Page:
Summerlin calls herself a “regular mom” who volunteers with the American Lung Association to help raise awareness about secondhand smoke. She and her two sons have asthma and immediately notice when someone lights up at a ballpark or other public place.

“I feel like Tennessee has done a pretty good job so far; if you go to other places like Alabama or Nevada, you realize how much you take for granted,” she said. “But I would like to see higher cigarette taxes. Studies show that the more you tax [cigarettes], the less people buy.”

New Cigarette Tax Approved

Monday, January 30th, 2012

cheapest camel cigarettesSmokers should brace themselves for a fresh rise in the price of cigarettes when a new tax approved by the UAE and other Gulf oil producers is enforced at the end of 2012, an official was reported on Monday as saying.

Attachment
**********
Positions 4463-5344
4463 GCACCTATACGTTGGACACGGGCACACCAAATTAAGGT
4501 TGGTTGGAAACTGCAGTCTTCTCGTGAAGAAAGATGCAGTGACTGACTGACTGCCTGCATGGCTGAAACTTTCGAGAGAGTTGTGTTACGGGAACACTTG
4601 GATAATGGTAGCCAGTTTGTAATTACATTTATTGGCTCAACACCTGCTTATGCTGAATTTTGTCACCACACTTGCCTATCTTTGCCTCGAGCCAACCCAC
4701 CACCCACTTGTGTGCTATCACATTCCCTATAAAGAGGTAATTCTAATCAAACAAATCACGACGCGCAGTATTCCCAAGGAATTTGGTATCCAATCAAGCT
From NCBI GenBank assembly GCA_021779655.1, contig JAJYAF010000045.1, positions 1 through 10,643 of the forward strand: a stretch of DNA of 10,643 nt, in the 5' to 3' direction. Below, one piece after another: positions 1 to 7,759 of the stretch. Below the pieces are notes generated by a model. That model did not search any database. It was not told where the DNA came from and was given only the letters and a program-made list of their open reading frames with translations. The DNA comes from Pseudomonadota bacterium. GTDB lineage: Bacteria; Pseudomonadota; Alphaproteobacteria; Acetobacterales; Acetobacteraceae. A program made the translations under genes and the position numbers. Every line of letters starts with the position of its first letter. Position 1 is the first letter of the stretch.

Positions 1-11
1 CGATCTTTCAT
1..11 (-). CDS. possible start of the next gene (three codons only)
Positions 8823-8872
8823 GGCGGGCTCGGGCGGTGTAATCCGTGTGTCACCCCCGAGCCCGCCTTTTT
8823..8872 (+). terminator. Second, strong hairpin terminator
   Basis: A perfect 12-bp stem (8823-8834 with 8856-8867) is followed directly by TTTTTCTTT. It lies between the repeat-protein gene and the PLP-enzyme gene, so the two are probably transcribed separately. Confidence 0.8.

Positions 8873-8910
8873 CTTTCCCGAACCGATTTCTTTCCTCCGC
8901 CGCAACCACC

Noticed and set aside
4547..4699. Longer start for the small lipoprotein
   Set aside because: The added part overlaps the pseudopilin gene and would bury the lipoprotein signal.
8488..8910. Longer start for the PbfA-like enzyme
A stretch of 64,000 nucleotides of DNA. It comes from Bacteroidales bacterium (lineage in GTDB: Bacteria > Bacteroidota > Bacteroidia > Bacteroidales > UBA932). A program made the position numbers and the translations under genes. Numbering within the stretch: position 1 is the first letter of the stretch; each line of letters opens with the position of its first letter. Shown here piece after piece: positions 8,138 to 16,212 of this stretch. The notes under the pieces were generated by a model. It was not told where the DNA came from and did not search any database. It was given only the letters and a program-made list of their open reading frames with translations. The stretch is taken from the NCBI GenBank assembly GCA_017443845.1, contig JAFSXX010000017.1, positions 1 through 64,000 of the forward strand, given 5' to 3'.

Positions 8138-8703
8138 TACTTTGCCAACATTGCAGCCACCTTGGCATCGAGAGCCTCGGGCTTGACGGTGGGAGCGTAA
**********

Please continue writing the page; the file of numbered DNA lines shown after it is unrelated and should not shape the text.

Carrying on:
Health ministers from the six-nation Gulf Cooperation Council (GCC) endorsed the “health tax” at talks in Saudi Arabia in early January as part of joint plans to curb the consumption of tobacco in the region, said Dr Widad Al Maidoor, head of the anti-smoking section at the UAE Ministry of Health.

“The new law is intended to reduce tobacco consumption in the GCC and envisages the imposition of a new tax called ‘health tax’.…it will affect tobacco products and equipment used in its production and manufacturing…the tax will amount to 100 per cent of the product’s value.”

Quoted by the semi official daily Alittihad, Maidoor said the new law would be enforced at the end of 2012 after it is approved by the GCC finance ministers.

Cigarette prices have steadily increased over the past years following a series of GCC taxes and a surge in global prices of most consumer items.